The strength of the 2011 Festival, as it relates to the visual arts, rested on a vast array of black focused exhibitions that were featured in and around Atlanta. The venues included museums, private and commercial galleries, and institutional galleries. This post will simply highlight four of those exhibitions.
The Souls Grown Deep Foundation and the Bill Lowe Gallery present Thornton Dial: Disaster Areas - "an epic look at destruction and regenerative forces of nature and how they impact our lives." The exhibition is a tribute to survivorship and the resiliency of the human spirit.
|Thornton Dial, Jesus Christ in the Coal Mine, |
2008, Mixed media on canvas, 105" x 76" x 8"
As mentioned in the Gallery overview statement for the exhibition, "the inevitable visual imprints left by these images are re-worked by Dial into compositions that tell the more complex stories of individual lives affected, the unequal hardships that the poor are forced to endure, and the role of the artist as documentarian."
|Thornton Dial, Disaster Area, 2011, |
Mixed media on canvas, 72" x 92" x 8"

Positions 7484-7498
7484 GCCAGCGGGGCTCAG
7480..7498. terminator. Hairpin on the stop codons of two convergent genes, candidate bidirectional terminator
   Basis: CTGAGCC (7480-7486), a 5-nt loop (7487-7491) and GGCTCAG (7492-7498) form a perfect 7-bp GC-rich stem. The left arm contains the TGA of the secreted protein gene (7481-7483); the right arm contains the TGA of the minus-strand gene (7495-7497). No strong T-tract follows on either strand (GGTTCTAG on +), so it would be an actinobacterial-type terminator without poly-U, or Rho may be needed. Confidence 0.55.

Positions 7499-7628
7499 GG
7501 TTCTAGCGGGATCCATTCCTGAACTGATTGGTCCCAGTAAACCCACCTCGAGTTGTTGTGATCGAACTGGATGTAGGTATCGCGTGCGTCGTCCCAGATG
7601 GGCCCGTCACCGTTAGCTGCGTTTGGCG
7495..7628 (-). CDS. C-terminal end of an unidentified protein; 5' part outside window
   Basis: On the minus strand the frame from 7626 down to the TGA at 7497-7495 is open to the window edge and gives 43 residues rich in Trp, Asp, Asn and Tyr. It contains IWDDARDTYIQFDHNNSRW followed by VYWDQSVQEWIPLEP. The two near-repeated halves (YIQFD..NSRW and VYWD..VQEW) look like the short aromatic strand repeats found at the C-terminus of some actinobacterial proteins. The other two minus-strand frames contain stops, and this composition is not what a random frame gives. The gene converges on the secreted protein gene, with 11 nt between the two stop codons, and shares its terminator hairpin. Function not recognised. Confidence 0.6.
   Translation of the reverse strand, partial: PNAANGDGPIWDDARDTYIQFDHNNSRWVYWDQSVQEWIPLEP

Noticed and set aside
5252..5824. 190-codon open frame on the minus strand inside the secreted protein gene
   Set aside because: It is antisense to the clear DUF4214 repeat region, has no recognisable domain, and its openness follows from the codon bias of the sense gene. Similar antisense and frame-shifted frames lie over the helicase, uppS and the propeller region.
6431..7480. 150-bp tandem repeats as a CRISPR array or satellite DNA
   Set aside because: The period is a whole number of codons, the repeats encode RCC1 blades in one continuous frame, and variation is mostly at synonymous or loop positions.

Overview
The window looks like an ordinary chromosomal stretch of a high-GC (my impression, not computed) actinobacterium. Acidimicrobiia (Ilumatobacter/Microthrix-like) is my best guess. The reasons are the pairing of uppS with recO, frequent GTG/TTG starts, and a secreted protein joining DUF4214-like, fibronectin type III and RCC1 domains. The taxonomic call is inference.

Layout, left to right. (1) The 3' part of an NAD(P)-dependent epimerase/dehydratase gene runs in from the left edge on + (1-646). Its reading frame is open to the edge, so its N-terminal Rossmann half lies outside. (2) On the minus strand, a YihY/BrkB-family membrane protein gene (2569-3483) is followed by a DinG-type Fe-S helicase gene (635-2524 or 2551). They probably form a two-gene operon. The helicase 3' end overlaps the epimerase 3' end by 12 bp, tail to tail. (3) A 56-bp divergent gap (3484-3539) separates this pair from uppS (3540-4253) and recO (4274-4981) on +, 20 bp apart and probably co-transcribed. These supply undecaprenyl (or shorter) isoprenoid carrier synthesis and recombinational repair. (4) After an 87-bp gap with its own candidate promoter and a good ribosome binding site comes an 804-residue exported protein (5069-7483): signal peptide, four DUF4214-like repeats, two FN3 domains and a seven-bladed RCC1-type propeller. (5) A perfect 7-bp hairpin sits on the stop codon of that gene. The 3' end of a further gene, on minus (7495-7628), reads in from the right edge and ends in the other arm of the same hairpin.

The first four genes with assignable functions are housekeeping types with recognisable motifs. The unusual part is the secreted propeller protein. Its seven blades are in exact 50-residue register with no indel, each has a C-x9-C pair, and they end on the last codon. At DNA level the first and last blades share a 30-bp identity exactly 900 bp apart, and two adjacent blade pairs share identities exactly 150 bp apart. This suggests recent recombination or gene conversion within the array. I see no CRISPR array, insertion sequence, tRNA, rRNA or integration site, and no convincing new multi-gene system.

|Thornton Dial, Louisiana, 2011, |
Mixed media on panel, 72" x 74" x 6"
|Thornton Dial, Japan, Mixed media on canvas, |
108" x 79" x 9"
Radcliffe Bailey: Memory as Medicine
|Radcliffe Bailey, Windward Coast, 2009-2011,|
Piano keys, plaster bust, and glitter,
Dimensions vary, Courtesy of
Jack Shainman Gallery, New York
Radcliffe Bailey: Memory as Medicine, which is the most comprehensive exhibition of art by Bailey to date, is organized by the High Museum of Art, and is on view through September 11, 2011. The exhibition includes 37 works, ranging from intimate scale to heroic, that represent an array of media: installations, paintings, sculptures, mixed media, photos, and works on paper.
Memory as Medicine is organized around three underlying themes: Water, Blues, and Blood. "Water invokes the Black Atlantic Passage as a site of historical trauma as it highlights the fluidity of culture and traces Bailey's own artistic and spiritual journey. Blues includes works that point to the importance of music as a transcendent art form. Blood focuses on ideas related to ancestry, race, memory, struggle, and sacrifice."
A brief explanation on the High Museum's Website speaks to the meaning behind Windward Coast (image above.) See HIGHLIGHT
Although I missed the artist talk, I was able to attend an enlightening and informative lecture by the curator, Carol Thompson. Listen to Carol and Radcliffe in this video which is the first of a four-part series that will be released throughout the run of the exhibition. A catalogue accompanies this exhibition.
Both artists will be featured in an Artists Talk on Sunday, August 28, 2011, 4 - 6 pm. View the online catalogue. For further information, call: 770/ 977-2732 or visit Avisca Gallery.